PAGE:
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26 of 52: Batman #1

by on September 23, 2011

It almost feels like a copout to pick Batman #1. I mean the new DC Universe is supposed to be about recreating old heroes, establishing new universes, creating new heroes and villains. It’s a brand new universe filled with excitement and potential, where each title has the potential to surprise or disappoint you.

And I go with the safest title out there. Batman is being changed the least in the DCnU, and they are choosing Scott Snyder to write Batman, who already cut his teeth on a Batman limited series earlier this year.

Well, looking at the titles available in Week 2, this seemed like the most pleasant option. And It’s hard to fault someone for wanting to read something good, no?

Batman #1: Knife Trick
Writer: Scott Snyder | Penciller: Greg Capulo

In recent history Batman was presumably killed by Darkseid during Final Crisis, sent plummeting through time, restored to the mantle of the Bat, and launched a campaign to create an international Batman agency across the world globally committed to fighting crime

That’s where I think we stand upon beginning this issue, let’s see what is kept and what is lost.

Synopsis:

  • Batman goes into Arkham Asylum and fights several of the inmates, but when he is thrown to The Joker. The Joker helps him battle the inmates.
  • Comissioner Gordon questions Batman about the fight. A guard let the inmates loose, because he is on the take.
  • In the Batcave, Bruce is testing out a new contact lens that allows him to access the Batcave computers. The Joker reveals himself to be Dick Grayson.
  • Bruce, Dick, Tim, and Damien are in tuxedos to attend a social event at Wayne Manor, where Bruce announces his plans to help rebuild Gotham’s poor sections.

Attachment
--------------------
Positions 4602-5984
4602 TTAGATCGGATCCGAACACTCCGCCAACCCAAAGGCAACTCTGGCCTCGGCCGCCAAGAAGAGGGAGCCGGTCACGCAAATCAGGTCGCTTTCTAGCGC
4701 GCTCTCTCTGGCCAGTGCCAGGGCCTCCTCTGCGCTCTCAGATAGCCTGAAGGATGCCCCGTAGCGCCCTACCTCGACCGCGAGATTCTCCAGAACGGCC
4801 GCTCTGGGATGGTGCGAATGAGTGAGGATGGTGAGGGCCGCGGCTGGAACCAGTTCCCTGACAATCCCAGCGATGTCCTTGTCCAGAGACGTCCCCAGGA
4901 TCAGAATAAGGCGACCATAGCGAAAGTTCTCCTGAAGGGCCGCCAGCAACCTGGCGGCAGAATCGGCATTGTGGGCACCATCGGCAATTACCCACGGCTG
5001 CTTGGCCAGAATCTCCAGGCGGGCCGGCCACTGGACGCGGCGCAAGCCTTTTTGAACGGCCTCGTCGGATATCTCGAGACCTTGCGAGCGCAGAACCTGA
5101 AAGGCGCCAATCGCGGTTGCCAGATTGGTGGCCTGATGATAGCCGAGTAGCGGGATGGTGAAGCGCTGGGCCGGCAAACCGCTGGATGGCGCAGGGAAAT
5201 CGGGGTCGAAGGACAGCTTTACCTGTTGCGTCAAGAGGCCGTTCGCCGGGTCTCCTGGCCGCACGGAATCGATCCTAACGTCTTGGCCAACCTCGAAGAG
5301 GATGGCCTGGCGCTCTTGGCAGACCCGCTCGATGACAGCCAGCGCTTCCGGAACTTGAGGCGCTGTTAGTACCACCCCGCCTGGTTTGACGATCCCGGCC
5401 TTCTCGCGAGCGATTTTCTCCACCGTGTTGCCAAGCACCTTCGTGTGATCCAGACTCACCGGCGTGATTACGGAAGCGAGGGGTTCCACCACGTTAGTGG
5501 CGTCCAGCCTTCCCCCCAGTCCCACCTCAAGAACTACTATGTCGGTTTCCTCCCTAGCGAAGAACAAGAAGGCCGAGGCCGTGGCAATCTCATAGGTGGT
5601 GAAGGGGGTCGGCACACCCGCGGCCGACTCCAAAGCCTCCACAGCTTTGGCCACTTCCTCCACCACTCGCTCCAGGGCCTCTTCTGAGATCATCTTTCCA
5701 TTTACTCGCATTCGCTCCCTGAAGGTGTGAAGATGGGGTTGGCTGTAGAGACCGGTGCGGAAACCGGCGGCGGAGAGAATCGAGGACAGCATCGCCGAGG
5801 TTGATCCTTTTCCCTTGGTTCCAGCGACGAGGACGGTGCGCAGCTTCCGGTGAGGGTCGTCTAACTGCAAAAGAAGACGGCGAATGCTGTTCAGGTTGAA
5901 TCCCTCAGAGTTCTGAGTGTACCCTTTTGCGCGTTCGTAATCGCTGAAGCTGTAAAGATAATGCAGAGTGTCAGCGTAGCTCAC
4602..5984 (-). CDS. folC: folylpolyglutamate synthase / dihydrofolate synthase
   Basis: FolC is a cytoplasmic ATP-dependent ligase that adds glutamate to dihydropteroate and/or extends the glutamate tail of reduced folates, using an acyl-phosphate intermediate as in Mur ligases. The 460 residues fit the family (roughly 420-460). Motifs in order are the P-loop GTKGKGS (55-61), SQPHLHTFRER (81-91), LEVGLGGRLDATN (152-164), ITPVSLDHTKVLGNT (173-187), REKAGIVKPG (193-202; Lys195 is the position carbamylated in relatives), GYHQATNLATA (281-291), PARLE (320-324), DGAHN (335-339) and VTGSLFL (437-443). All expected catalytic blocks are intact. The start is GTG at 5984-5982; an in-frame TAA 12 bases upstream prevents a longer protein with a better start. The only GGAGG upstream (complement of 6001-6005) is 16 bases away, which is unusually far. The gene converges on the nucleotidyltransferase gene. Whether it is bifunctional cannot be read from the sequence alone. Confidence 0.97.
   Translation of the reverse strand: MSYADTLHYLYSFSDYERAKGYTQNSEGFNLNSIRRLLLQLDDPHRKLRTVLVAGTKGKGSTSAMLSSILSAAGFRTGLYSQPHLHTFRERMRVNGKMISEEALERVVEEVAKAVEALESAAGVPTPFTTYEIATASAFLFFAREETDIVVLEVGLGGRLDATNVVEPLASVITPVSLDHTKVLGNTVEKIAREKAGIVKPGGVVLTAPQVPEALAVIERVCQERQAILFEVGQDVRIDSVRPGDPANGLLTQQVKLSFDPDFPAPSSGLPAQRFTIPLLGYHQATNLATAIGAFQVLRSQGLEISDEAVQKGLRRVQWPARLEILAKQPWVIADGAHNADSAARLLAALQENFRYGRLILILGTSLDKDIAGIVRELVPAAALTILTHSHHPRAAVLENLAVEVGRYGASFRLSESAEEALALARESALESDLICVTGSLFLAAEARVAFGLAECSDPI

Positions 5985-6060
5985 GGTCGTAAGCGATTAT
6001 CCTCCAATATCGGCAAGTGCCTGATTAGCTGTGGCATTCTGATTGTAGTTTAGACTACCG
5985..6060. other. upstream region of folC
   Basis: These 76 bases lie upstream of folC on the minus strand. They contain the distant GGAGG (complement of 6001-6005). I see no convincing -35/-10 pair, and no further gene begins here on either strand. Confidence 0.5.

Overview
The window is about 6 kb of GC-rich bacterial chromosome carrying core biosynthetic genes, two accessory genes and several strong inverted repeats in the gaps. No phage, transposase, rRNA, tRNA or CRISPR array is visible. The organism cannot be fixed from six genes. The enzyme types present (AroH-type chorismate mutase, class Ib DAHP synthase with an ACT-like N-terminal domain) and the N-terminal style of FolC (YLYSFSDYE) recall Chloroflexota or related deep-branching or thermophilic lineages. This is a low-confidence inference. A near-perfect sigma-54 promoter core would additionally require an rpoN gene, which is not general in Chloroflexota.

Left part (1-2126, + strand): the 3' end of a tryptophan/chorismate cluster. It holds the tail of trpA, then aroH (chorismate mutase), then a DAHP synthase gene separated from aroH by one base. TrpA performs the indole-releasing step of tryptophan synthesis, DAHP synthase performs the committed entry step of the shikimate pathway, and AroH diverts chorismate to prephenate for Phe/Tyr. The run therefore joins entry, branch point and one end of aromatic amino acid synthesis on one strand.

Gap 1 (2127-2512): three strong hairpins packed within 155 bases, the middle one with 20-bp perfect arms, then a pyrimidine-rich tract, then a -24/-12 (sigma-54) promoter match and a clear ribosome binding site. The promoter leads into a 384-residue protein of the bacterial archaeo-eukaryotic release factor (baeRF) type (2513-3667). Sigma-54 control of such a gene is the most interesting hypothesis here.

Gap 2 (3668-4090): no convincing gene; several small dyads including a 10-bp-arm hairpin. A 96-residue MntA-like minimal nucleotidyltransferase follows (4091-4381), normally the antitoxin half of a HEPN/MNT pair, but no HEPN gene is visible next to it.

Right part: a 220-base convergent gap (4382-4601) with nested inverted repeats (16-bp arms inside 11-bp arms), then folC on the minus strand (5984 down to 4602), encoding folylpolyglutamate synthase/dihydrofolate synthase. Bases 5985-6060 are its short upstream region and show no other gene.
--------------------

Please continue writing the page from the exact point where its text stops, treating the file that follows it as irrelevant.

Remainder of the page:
• Vicky Vale introduces Bruce to Lincoln March, Gotham Mayoral Candidate. But Bruce leaves when he reads Commissioner Gordon’s lips about a crime.
  • Batman talks to Bullock at a crime scene, where a man is stabbed with knives, and a message reads Bruce Wayne will Die Tomorrow.
  • Bruce finds residue under the victims fingernails, and it points to someone very close to Bruce Wayne.

Questions and Answers:

  1. What are the relative ages of Bruce’s charges? Dick looks to be much younger than before, as does Tim?
  2. How did Batman get Dick into Arkham without being discovered?
  3. There’s still a case in the Batcave of a Robin costume (presumably Jason Todds

Analysis:

Okay, lt’s see how many villains I can see in the early pages of Batman: Mr Freeze, Professor Pyg, Scarecrow, Two Face, Black Mask, The Riddler, Killer Croc, Clayface, and Zsasz. There are 3-4 others I don’t recognize.

The narration used throughout this story is a very effective one. You can tell that it’s Bruce, but you’re thinking it is some inner monologue. Only to find out that it’s Bruce Wayne putting his money where his mouth is at a benefit for his beliefs.

Did anyone else notice the building that looks like a Bat on page 1?

I love that Batman trusts Alfred even more than Dick, Tim or Damien. I’m not sure I like it, but I love the depth that it gives Bruce.

I didn’t like the size difference between Bruce and Dick, especially when the mayoral candidate, Lincoln March is even bigger than Bruce. I mean Dick is supposed to be a man at this point. Even if he is 19 years old, he should be the same height as Bruce. Minor quibble though.

Did anyone else like the fact that Jim Gordon was smoking? I know we shouldn’t promote smoking as cool, but it makes sense that a Gotham City Police Officer would need a vice.

I don’t think that I have ever seen Harvey Bullock written any better than I have in this issue. EVER!I

The art was great in some places: Batman against the red night, The Batcave, The look on Alfred’s face at the end; but I didn’t think it was awesome in others. Joker was too manic. Dick too child-like. Bruce too silly looking. Gordon too cartoonish.

Verdict:

This was good. This was very good. After a week where several titles have gotten slammed for unnecessary controversy, it’s nice to have a solid Batman title to fall back on. I liked it, and I definitely would read Issue #2.

A (Excellent Work)

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From → Comic Books, DCnU

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